• POSTED BY rangu77 on | June 11, 2009, 14:02 GMT

    Angelo, brilliant effort!

    @Lava.Kumar.Goli All 9 fielders + 1 'keeper have to be ON the field of play (inside the boundary) when the ball is in play. If one of these 9 fielders stands outside the boundary when the ball is in play, then it is adjudged a dead ball.

  • POSTED BY wiiCricket on | June 11, 2009, 13:55 GMT

    Pathetic!! If Mathew would have threw the ball INSIDE the boundary then it deem valid but ball already crossed the boundary which according to law is a six - meaning if ball crosses the boundary rope without touching the ground then it is a six. Cricket laws are becoming more like real estate laws in USA. The second thing that disgust me is "Such "brilliant and quick-thinking" acts, it said, are good for the game and should not be deemed illegal".... well then why ban Botha who bend while bowling doosra... that is another brilliance that not everybody can achieve?... Comon' lets just be little practical here folks, will ya?

  • POSTED BY cricketfanatic on | June 11, 2009, 13:53 GMT

    This is indeed a great fielding effort, and based on the current laws, is legal. However, there is a major flaw in this law that the others have pointed out, mainly that the fielder can start outside the boundary, or in the stands, and then jump to parry the ball back onto the field. This can be avoided by adding a clause in the law that goes something like this: "the fielder involved must not touch the boundary or have any part of his person grounded beyond the boundary between the time the ball is bowled and the time that he makes his first contact with the ball, while the ball remains in play". This ensures that the Angelo Matthews effort is legal as he first touched the ball within the ropes and then jumped up and pushed it in outside the rope. This also ensures that instances of fielders starting outside the boundary or in the stands becomes illegal. Thus, this clause will reward only the great fielders who can juggle the ball, and not those who can only parry the ball.

  • POSTED BY rangu77 on | June 11, 2009, 13:52 GMT

    Angelo, brilliant effort!

    @Lava.Kumar.Goli All 9 fielders + 1 'keeper have to be ON the field of play (inside the boundary) when the ball is in play. If one of these 9 fielders stands outside the boundary when the ball is in play, then it is adjudged a dead ball.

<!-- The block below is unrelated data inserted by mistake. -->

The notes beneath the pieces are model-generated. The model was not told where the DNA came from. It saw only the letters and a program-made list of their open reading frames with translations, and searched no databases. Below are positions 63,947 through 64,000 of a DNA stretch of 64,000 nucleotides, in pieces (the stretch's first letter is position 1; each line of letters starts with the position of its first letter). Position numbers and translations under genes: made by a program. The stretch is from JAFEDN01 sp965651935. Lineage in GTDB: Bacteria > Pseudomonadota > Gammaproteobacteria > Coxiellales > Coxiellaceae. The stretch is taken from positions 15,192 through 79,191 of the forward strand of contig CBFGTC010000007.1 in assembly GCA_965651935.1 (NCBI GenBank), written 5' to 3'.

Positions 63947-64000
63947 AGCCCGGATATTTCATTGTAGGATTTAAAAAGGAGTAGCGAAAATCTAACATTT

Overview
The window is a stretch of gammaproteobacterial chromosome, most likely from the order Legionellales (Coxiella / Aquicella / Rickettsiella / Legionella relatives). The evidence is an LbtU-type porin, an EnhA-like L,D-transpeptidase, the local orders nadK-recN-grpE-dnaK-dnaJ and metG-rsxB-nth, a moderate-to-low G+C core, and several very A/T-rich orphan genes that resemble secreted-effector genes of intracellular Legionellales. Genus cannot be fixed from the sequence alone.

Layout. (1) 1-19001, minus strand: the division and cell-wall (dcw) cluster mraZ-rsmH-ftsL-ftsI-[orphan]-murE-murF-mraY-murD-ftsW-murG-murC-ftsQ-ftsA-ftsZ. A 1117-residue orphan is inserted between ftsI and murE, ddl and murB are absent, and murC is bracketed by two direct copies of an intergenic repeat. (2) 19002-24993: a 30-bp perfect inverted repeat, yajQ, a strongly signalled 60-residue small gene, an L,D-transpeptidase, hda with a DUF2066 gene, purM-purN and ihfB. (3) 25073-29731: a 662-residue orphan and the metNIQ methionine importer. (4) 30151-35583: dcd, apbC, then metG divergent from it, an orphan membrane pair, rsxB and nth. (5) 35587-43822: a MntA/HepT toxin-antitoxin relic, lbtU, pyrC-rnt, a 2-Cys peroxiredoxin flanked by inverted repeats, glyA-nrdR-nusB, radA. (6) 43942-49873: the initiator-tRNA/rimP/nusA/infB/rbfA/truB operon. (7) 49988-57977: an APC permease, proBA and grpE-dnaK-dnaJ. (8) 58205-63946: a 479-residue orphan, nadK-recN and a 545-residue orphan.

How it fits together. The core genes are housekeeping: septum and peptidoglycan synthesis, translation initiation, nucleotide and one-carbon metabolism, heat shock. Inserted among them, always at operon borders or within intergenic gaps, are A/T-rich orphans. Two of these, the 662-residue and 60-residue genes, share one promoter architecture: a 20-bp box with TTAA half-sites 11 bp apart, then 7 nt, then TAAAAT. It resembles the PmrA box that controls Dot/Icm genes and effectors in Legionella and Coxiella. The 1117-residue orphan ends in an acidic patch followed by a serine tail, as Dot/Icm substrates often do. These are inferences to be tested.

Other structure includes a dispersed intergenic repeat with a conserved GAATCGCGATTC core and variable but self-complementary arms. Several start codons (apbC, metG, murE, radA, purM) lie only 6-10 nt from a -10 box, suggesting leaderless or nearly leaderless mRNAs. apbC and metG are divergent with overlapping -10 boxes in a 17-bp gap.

• POSTED BY Andys-12 on | June 11, 2009, 13:38 GMT

    Goli, this is the case of the player being inside the filed while the bowler begins his run up. A player can not be outside the field while the ball in being bowled..

  • POSTED BY karthik132 on | June 11, 2009, 13:29 GMT

    It certainly was quick thinking. But as Harsha Bhogle wittily pointed out in the match analysis, "Will a clever murder be held legal?". With due respect to the laws i think it should be changed such that it is deemed a boundary when the ball crosses the rope. Else we may find different situations where the fielder can jump from outside the playing area catch the ball, land inside and claim a wicket.

  • POSTED BY ChandikaGunawardhana on | June 11, 2009, 13:23 GMT

    100% to the effort. But it is a six because he stepped outside the boundary line last.

  • POSTED BY Jasonharcourt on | June 11, 2009, 13:15 GMT

    Saw this on the news this morning, and on this occasion the umpires got it spot on. Well done to the fielder for displaying the presence of mind to do this.

    Shame the umpires in previous T20 matches have got the decision wrong (re: the catches by Voges and Oram), as in both cases the act of taking the catch started when they flipped the ball up, and ended when they caught the ball - and players may not leave the field of play during the act of taking a catch.

    Lava - not sure on your point. I know I often start from beyond the boundary when fielding on the line, but I walk in to the boundary line when the bowler is bowling.

  • POSTED BY ProudToBeAIndian on | June 11, 2009, 13:10 GMT

    Iam very happy with this decision and appreciate Angelo's Brilliant effort and thinking which you cant see frequently. Without any doubt the decission has to be in Feilder favor since it is a exceptional and rare effort. To all the people who are asking question like is it okay to put feilders in stands after bowler released the ball? Yes you can always ask feilders to run into stands after the ball is released if you are confident enough that your feilder is capable of doing such act and if you are sure that ball is going to come where your player is in stands..